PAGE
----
(BUSINESS WIRE)–QurAlis Corporation, a biotech company developing breakthrough precision medicines for ALS and other genetically validated neurodegenerative diseases, today announced the publication of an article in Cell Reports titled Human Amyotrophic Lateral Sclerosis Excitability Phenotype Screen: Target Discovery and Validation by QurAlis founders Kasper Roet, Ph.D., Clifford Woolf, M.D., Ph.D., and Kevin Eggan, Ph.D., who pioneered a high-content, live-cell imaging screen using ALS patient-derived motor neurons in combination with a compound library generated by Pfizer to identify drug targets to treat hyperexcitability induced neurodegeneration in ALS patients.
The publication describes a live-cell screening strategy targeting abnormal electrophysiological properties to reveal targets that modulate the intrinsic hyperexcitability of ALS motor neurons. This unbiased screen using human ALS motor neurons identified Kv7.2/7.3 as a strongly overrepresented drug target.
Dysfunction of Kv7.2/7.3 in ALS motor neurons had been previously identified by Drs. Kevin Eggan, Clifford Woolf, Brian Wainger, and Evangelos Kiskinis, which led to the development of a precision medicine program at QurAlis to develop a selective Kv7.2/7.3 ion channel opener to treat ALS patients.
The validity of Kv7.2/7.3 as a drug target for ALS patients was recently also strongly supported by results of a clinical study published in JAMA Neuro showing that Kv7 modulation can decrease spinal and cortical motor neuron excitability, both of which have been linked to patient survival.
Through bioinformatic deconvolution, the screen, which was a concerted effort of scientists from the Boston Children's Hospital, including shared first author Dr. Xuan Huang, The Harvard Stem Cell Institute, and the Pfizer Centers for Therapeutic Innovation also found AMPA receptors and D2 dopamine receptors as novel excitability modulating targets that contribute to ALS motor neuron excitability.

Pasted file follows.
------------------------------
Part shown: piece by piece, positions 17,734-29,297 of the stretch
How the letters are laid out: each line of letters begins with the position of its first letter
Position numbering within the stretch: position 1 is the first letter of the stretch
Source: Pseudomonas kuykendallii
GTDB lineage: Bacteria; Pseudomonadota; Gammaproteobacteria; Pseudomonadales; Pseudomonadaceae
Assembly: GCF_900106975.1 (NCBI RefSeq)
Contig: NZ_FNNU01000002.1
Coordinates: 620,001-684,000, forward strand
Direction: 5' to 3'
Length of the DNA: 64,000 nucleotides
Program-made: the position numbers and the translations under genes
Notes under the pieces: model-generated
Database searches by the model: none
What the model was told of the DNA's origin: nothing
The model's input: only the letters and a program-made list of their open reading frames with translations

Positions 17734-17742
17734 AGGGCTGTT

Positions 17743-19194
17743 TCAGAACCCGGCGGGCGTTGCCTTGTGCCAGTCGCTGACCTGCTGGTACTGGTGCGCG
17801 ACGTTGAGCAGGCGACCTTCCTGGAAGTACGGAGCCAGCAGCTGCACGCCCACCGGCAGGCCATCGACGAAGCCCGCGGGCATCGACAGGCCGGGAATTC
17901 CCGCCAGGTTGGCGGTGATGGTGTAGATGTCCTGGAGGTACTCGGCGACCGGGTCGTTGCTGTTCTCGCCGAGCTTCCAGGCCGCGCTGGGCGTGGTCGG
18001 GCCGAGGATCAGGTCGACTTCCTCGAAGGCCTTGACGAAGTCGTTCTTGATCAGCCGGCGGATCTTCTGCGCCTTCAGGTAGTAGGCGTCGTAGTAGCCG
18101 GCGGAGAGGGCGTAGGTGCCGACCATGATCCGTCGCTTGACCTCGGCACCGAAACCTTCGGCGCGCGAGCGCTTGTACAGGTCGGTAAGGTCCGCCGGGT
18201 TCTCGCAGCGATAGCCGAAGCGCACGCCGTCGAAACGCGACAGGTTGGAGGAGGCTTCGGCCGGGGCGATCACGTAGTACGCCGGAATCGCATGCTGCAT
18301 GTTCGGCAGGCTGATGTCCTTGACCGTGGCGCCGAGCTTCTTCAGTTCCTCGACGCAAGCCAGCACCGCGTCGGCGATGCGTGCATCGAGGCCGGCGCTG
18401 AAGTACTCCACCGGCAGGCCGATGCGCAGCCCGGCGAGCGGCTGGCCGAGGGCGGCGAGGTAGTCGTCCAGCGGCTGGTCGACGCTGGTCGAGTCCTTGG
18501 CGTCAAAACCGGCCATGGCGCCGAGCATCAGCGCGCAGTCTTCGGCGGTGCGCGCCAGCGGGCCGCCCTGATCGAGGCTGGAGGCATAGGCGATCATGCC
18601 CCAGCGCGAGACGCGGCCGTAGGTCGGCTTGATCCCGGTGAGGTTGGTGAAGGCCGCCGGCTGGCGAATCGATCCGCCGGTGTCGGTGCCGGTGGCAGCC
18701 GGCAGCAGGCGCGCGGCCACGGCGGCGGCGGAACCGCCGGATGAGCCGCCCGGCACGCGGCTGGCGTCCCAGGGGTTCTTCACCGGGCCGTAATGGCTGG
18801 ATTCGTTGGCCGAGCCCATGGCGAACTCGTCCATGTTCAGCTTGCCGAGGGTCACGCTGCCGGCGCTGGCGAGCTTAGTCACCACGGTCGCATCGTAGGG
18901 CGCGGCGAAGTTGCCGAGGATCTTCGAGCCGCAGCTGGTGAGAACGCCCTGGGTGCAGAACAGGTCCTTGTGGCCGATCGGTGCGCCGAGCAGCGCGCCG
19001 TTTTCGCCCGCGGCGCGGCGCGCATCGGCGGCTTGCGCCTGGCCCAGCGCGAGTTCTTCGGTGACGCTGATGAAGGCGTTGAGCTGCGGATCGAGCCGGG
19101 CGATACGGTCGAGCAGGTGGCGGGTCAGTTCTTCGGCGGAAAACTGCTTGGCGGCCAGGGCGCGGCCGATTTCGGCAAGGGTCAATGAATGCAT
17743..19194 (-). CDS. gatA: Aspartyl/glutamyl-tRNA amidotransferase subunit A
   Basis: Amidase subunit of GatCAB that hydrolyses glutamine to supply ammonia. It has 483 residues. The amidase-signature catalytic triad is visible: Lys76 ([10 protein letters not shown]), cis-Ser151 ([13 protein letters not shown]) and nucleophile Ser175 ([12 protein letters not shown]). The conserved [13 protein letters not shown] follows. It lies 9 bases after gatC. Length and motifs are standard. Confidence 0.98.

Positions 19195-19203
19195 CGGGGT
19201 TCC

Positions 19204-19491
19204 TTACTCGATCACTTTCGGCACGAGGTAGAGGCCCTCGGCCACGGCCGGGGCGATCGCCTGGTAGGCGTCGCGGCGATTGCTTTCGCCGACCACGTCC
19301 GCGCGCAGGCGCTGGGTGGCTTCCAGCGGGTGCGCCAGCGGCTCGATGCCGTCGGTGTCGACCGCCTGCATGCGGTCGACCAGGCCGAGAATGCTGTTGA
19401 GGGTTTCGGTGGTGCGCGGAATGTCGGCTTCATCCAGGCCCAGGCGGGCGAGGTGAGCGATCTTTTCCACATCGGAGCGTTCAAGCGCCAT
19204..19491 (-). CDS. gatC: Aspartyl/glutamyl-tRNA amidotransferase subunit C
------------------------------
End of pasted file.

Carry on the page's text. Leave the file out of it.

These research results strengthen our hypothesis that the QurAlis selective Kv7.2/7.3 opener, QRL-101 (QRA-244), has the potential to be an effective therapy for patients suffering from hyperexcitability induced motor neuron degeneration. Previous research has identified Kv7.2/7.3 as an ALS drug target and the unbiased nature of this screen further emphasizes the importance of Kv7.2/7.3 in ALS motor neuron dysfunction."
Kasper Roet, PhD, CEO and Founder of QurAlis
"It is widely believed that by reducing motor neuron hyperexcitability in ALS patients, we may be able to slow the progression of the disease," said Leonard van den Berg, M.D., Ph.D., Chairman of the European Network to Cure ALS. "This study shows that excitability phenotypic screening using patient derived motor neurons is a novel and powerful method for the identification of drug targets that act on abnormal excitability and offers the potential to produce more effective therapies with fewer side effects."
Huang, X., et al. (2021) Human amyotrophic lateral sclerosis excitability phenotype screen: Target discovery and validation. Cell Reports. doi.org/10.1016/j.celrep.2021.109224.
Posted in: Biochemistry
Tags: Amyotrophic Lateral Sclerosis, Antisense, Brain, Cell, Cell Imaging, Children, Clinical Trial, Compound, CT, Dopamine, Drugs, Genetic, Hospital, Imaging, Ion, Ion Channel, Medicine, Membrane, Membrane Potential, Molecule, Motor Neurons, Muscle, Neurodegeneration, Neurodegenerative Diseases, Neuron, Neurons, pH, Phenotype, Potassium, Potassium Channel, Preclinical, Research, Sclerosis
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